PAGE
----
81     #..etc..
82     linhe_ar.append(Line(ip3,ip0))
83     \end{python}
84     Consider now the sides of the domain. One could specify the whole side using the
85 ahallam 3370 points first defined for the top and bottom layer. This would define the whole
86 ahallam 3064 domain as one volume. However, there is an interface and we wish to define each
87 ahallam 3153 layer individually. Therefore, there will be 8 surfaces on the sides of our
88 ahallam 3064 domain. We can do this operation quite simply using the points and lines that we
89     had defined previously. First loops are created and then surfaces making sure to
90     keep a normal for each layer which is consistent with upper and lower surfaces
91 ahallam 3153 of the layer. For example, all surface normals must face outwards from or
92     inwards towards the centre of the volume.
93 ahallam 3064 \begin{python}
94     cintfa_ar=[]; cintfb_ar=[] #curveloops for above and below interface on sides
95     cintfa_ar.append(CurveLoop(linte_ar[0],linhe_ar[0],-linte_ar[2],-l01))
96     #..etc..
97     cintfb_ar.append(CurveLoop(linte_ar[7],l45,-linte_ar[1],-linhe_ar[3]))
98    
99     sintfa_ar=[PlaneSurface(cintfa_ar[i]) for i in range(0,4)]
100     sintfb_ar=[PlaneSurface(cintfb_ar[i]) for i in range(0,4)]
101    
102     sintf=PlaneSurface(CurveLoop(*tuple(linhe_ar)))
103     \end{python}
104     Assuming all is well with the normals, the volumes can be created from our
105 ahallam 3153 surface arrays. Note the use here of the \verb!*tuple! function. This allows us
106 ahallam 3064 to pass an list array as an argument list to a function. It must be placed at
107     the end of the function arguments and there cannot be more than one per function
108     call.
109     \begin{python}
110     vintfa=Volume(SurfaceLoop(stop,-sintf,*tuple(sintfa_ar)))
111     vintfb=Volume(SurfaceLoop(sbot,sintf,*tuple(sintfb_ar)))
112    
113     # Create the volume.
114     #sloop=SurfaceLoop(stop,sbot,*tuple(sintfa_ar+sintfb_ar))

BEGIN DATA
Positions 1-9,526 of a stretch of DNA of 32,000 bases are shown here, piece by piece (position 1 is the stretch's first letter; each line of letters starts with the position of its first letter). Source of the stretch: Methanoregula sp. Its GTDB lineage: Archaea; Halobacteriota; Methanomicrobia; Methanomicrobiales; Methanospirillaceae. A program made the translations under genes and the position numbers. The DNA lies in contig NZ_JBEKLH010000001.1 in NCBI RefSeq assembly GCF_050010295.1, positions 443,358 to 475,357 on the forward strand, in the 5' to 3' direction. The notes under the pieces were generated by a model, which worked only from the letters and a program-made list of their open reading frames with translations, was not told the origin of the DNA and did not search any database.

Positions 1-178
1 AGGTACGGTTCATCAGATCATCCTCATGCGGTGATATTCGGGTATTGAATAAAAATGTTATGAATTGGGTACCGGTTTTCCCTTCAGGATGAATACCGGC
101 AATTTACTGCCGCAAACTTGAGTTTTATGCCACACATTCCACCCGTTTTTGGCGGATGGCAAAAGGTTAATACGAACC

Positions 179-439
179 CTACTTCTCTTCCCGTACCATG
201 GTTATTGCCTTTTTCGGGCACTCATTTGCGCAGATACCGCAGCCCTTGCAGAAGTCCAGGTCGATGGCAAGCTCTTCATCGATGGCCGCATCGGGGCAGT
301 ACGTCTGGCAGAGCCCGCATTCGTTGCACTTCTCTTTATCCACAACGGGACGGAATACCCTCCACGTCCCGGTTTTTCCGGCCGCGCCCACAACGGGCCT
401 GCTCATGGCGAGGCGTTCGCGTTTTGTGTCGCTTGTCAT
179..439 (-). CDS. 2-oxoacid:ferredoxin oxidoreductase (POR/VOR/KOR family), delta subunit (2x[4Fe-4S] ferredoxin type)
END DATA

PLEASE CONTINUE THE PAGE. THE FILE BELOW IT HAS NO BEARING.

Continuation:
115     #model=Volume(sloop)
116     \end{python}
117     The final steps are designing the mesh, tagging the volumes and the interface
118 ahallam 3370 and outputting the data to file so it can be imported by an \esc solution
119 ahallam 3064 script.
120     \begin{python}
121     #############################################EXPORTING MESH FOR ESCRIPT
122     # Create a Design which can make the mesh
123     d=Design(dim=3, element_size=5.0*m)
124     d.addItems(PropertySet('vintfa',vintfa))
125     d.addItems(PropertySet('vintfb',vintfb))
126     d.addItems(sintf)
127    
128     d.setScriptFileName(os.path.join(save_path,"example09m.geo"))
129    
130     d.setMeshFileName(os.path.join(save_path,"example09m.msh"))
131     #
132     # make the finley domain:
133     #
134     domain=MakeDomain(d)
135     # Create a file that can be read back in to python with
136     # mesh=ReadMesh(fileName)
137     domain.write(os.path.join(save_path,"example09m.fly"))
138     \end{python}
139    
140 caltinay 4214 \capstartfalse
141 ahallam 3067 \begin{figure}[htp]
142     \begin{center}
143     \begin{subfigure}[Gmesh view of geometry only.]
144     {\label{fig:gmsh3dgeo}
145 jfenwick 3073 \includegraphics[width=3.5in]{figures/gmsh-example09m.png}}
146 ahallam 3067 \end{subfigure}
147     \begin{subfigure}[Gmesh view of a 200m 2D mesh on the domain surfaces.]
148     {\label{fig:gmsh3dmsh}
149 jfenwick 3073 \includegraphics[width=3.5in]{figures/gmsh-example09msh2d.png}}
150 ahallam 3067 \end{subfigure}
151     \begin{subfigure}[Gmesh view of a 200m 3D mesh on the domain volumes.]
152     {\label{fig:gmsh3dmsh}
153 jfenwick 3073 \includegraphics[width=3.5in]{figures/gmsh-example09msh3d.png}}
154 ahallam 3067 \end{subfigure}
155     \end{center}
156     \end{figure}
157 caltinay 4214 \capstarttrue
158 ahallam 3067 \clearpage
159 ahallam 3064
160     \section{Layer Cake Models}
161     Whilst this type of model seems simple enough to construct for two layers,
162 ahallam 3370 specifying multiple layers can become cumbersome. A function exists to generate
163 ahallam 3064 layer cake models called \verb!layer_cake!. A detailed description of its
164     arguments and returns is available in the API and the function can be imported
165 ahallam 3370 from the pycad.extras module.
166 ahallam 3064 \begin{python}